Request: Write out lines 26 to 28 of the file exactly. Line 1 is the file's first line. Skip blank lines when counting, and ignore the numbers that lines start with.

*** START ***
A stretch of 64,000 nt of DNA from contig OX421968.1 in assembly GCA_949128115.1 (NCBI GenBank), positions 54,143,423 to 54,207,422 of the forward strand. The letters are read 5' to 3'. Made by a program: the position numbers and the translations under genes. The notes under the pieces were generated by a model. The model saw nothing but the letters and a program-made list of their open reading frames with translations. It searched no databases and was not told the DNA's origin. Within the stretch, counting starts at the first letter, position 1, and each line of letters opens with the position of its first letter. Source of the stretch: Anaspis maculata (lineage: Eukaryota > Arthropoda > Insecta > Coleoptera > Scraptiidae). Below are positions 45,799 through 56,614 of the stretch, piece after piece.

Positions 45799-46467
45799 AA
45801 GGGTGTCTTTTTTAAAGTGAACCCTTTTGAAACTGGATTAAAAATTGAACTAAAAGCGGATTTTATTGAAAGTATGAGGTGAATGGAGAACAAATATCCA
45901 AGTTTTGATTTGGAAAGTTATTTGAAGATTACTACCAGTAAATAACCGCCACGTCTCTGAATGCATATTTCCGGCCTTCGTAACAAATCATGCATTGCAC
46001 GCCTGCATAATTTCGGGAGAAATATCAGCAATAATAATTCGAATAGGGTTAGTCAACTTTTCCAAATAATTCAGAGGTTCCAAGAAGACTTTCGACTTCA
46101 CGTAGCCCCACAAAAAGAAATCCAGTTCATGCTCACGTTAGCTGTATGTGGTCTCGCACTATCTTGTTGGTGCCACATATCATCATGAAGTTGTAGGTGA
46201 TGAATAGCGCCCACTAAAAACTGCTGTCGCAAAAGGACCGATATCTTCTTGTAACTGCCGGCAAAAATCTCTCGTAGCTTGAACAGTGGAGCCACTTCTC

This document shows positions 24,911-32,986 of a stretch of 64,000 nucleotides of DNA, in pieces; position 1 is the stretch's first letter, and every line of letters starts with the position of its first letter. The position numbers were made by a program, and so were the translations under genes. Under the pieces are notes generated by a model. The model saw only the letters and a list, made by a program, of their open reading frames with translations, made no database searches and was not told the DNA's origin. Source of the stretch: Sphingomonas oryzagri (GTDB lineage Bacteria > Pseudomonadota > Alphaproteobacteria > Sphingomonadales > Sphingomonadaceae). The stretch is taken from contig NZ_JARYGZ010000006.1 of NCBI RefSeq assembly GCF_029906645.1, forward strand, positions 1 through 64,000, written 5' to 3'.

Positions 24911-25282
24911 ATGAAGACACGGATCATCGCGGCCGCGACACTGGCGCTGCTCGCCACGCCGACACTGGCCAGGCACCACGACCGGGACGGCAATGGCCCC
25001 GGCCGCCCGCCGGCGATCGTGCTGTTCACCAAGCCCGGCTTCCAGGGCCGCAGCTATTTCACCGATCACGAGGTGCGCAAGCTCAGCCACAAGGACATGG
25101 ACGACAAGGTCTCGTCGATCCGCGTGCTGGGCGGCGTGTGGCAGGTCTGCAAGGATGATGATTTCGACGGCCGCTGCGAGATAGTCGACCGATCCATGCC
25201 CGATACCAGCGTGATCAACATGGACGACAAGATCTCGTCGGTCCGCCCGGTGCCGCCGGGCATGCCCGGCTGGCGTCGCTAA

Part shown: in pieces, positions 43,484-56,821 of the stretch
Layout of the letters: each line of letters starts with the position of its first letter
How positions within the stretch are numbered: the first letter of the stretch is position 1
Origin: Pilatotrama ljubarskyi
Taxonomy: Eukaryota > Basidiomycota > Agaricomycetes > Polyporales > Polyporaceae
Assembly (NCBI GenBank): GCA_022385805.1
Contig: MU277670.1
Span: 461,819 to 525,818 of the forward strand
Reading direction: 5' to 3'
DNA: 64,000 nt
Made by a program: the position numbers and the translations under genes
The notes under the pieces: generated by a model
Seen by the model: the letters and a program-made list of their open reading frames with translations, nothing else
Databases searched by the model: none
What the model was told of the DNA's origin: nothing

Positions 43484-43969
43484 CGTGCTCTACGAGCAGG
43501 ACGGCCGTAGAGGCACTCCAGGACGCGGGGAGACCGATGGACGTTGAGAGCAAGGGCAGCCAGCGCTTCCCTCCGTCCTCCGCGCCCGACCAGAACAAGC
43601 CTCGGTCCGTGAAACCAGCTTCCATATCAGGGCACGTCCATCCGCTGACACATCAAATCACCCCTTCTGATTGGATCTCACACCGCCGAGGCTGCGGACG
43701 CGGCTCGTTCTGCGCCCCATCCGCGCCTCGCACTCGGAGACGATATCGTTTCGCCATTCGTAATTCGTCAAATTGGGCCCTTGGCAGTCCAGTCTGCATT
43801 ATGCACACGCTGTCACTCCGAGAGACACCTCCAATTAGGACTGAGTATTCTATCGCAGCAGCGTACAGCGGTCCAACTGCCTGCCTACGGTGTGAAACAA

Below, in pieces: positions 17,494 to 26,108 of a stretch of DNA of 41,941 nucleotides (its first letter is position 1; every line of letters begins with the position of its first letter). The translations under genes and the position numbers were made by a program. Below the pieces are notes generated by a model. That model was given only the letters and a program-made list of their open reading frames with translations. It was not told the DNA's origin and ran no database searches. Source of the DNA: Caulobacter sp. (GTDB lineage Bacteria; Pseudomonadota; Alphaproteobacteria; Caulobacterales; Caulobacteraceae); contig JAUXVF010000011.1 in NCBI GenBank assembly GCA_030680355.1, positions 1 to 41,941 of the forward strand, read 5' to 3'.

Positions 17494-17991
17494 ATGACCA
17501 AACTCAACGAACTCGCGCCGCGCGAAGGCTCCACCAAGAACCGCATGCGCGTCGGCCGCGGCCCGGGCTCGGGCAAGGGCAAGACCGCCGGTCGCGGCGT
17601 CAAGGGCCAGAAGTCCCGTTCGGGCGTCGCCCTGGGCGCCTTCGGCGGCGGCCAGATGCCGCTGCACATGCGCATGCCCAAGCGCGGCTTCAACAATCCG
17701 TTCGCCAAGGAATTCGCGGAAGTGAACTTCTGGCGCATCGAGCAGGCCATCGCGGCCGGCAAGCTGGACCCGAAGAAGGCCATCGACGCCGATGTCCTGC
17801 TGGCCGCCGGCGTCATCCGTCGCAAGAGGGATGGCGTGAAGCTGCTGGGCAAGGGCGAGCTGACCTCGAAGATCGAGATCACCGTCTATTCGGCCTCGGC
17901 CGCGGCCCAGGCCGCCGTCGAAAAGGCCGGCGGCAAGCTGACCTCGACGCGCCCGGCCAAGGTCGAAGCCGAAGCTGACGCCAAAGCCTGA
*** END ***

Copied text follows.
The notes under the pieces: generated by a model
Seen by the model: the letters and a program-made list of their open reading frames with translations, nothing else
Databases searched by the model: none